Additionally, prescription medications are not the only means of helpful medical interventions during detox. For instance, heavy sweating, diarrhea, and vomiting can lead to severe dehydration and further complications. Also, the use of an IV drip can quickly resolve this issue and help keep fluid levels up. Additionally, detox facilities typically provide nutritional supplements because they carry numerous benefits for a healing body.
Yoga, Massage, and Acupuncture are a few of the alternative therapies at We Level Up TX. These are evidence-based methods that have been shown to improve detox faster and provide much-needed comfort for individuals in withdrawal. Not only do these therapies help with alcohol detox, but they also support overall health and wellbeing. Many clients take these practices with them into their everyday life because they promote preserving sobriety.
As any withdrawal symptoms subside and a patient’s detox stay ends, the last detox stage is aftercare. Again, an individualized treatment plan is developed to help give support, education, and therapy for relapse prevention.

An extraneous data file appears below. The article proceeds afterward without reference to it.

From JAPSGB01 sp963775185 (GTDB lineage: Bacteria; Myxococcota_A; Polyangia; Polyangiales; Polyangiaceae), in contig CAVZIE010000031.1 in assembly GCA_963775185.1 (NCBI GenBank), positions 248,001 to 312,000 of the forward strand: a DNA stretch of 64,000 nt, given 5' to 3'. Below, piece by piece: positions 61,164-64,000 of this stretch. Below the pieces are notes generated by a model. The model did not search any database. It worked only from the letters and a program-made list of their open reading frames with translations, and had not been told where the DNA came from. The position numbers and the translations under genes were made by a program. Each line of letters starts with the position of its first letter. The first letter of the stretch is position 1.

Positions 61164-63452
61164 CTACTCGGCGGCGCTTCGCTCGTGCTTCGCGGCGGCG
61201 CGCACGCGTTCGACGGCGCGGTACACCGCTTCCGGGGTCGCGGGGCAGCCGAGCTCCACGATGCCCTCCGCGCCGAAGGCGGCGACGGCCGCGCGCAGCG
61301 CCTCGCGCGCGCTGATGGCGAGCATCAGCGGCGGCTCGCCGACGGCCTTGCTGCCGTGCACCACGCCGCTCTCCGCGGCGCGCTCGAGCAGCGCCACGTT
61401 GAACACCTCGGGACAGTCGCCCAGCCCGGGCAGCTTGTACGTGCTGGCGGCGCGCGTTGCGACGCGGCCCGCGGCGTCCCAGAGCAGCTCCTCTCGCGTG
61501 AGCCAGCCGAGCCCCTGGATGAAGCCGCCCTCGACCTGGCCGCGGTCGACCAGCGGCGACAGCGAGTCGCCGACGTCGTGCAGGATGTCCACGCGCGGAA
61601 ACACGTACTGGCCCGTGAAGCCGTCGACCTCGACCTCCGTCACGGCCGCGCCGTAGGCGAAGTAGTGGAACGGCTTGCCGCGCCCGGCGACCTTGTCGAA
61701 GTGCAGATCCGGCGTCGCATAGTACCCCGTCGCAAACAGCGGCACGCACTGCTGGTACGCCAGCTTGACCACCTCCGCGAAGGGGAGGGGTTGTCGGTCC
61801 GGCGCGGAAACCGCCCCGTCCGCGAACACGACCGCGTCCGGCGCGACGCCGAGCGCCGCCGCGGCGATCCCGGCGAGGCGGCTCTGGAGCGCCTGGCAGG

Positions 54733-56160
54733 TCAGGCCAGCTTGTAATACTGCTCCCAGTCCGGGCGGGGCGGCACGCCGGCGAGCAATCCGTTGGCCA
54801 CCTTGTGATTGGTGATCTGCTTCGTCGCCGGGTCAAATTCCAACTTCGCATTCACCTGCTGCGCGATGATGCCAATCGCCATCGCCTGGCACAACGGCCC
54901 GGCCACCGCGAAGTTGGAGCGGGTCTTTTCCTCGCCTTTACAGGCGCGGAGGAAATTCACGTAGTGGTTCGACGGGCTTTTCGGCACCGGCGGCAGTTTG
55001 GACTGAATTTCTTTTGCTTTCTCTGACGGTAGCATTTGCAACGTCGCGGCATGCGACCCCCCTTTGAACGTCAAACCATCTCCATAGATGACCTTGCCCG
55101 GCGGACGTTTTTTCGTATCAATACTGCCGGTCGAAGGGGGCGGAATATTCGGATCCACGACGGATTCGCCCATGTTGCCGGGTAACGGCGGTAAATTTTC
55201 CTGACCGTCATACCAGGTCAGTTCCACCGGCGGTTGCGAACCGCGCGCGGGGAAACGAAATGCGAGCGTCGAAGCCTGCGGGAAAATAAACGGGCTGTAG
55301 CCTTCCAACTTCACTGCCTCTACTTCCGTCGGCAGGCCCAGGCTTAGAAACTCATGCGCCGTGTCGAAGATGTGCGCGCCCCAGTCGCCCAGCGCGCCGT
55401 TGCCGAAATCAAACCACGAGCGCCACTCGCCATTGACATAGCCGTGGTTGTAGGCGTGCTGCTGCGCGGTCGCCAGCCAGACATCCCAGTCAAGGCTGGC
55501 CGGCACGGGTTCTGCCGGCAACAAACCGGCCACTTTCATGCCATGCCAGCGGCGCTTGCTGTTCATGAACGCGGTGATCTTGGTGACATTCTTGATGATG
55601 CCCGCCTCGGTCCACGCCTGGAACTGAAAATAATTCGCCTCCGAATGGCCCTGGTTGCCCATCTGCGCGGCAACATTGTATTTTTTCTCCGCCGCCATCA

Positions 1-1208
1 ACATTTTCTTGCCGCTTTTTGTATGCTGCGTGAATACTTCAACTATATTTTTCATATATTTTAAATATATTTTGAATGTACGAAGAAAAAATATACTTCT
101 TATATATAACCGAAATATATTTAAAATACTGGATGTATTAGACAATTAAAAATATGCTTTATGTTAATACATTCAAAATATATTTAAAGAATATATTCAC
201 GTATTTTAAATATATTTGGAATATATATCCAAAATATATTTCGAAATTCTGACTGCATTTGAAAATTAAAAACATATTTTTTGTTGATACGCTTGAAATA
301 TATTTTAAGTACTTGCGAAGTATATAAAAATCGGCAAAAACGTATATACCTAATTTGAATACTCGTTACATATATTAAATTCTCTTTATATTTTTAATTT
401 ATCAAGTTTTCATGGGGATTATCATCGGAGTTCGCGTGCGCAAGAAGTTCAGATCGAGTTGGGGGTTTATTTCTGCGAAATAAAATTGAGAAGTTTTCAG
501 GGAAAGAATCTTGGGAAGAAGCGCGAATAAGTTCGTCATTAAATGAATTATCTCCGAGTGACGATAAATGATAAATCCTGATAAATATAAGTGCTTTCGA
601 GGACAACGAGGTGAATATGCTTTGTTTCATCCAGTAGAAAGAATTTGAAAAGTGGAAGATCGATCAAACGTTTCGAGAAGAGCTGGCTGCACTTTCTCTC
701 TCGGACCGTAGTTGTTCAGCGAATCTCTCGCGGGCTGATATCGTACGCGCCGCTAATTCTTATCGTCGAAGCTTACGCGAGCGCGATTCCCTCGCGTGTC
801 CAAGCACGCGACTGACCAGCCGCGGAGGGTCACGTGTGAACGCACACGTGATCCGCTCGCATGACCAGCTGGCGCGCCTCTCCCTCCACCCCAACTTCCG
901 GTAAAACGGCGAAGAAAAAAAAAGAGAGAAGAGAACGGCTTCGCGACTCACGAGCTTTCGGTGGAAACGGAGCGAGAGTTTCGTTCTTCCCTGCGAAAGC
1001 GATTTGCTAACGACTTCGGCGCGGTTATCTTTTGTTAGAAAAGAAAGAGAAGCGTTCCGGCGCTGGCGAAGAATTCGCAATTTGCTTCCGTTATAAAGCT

Some of the immediate symptoms one can expect to experience during detox might be anxiety, insomnia, nausea, agitation; muscle aches and pains, heavy perspiration, among others. In fact, these symptoms can range but require staff and regime for comfort.
Alcohol Withdrawal Treatment At Home
How to detox from alcohol? Alcohol detox can be dangerous, mainly if it is done without the help of a professional. Delirium tremens and other effects of alcohol withdrawal symptoms that may afflict the detoxing patient at home are hazardous and may even be fatal. Delirium tremens usually start two to five days after the last drink. Shaking, confusion, high blood pressure, fever, and hallucinations are some symptoms. Therefore, it is advisable to detox in a rehab center to access qualified professionals who can manage alcohol detox and withdrawal complexities.
If you or someone you love is seeking a safe, secure, and compassionate resource for alcohol withdrawal symptoms treatment, We Level Up TX is here to guide you in giving up alcohol. Call us and speak with an addiction counselor today about our levels of care.
[1-2] How to Gauge the Severity of Alcohol Withdrawal Symptoms – https://www.verywellmind.com/alcohol-withdrawal-symptoms-quiz-69485
 Clinical management of alcohol withdrawal: A systematic review – National Center for Biotechnology Information, U.S. National Library of Medicine
 Introduction to Alcohol Withdrawal – National Center for Biotechnology Information, U.S. National Library of Medicine
 Alcohol Use Disorder – National Institute on Alcohol Abuse and Alcoholism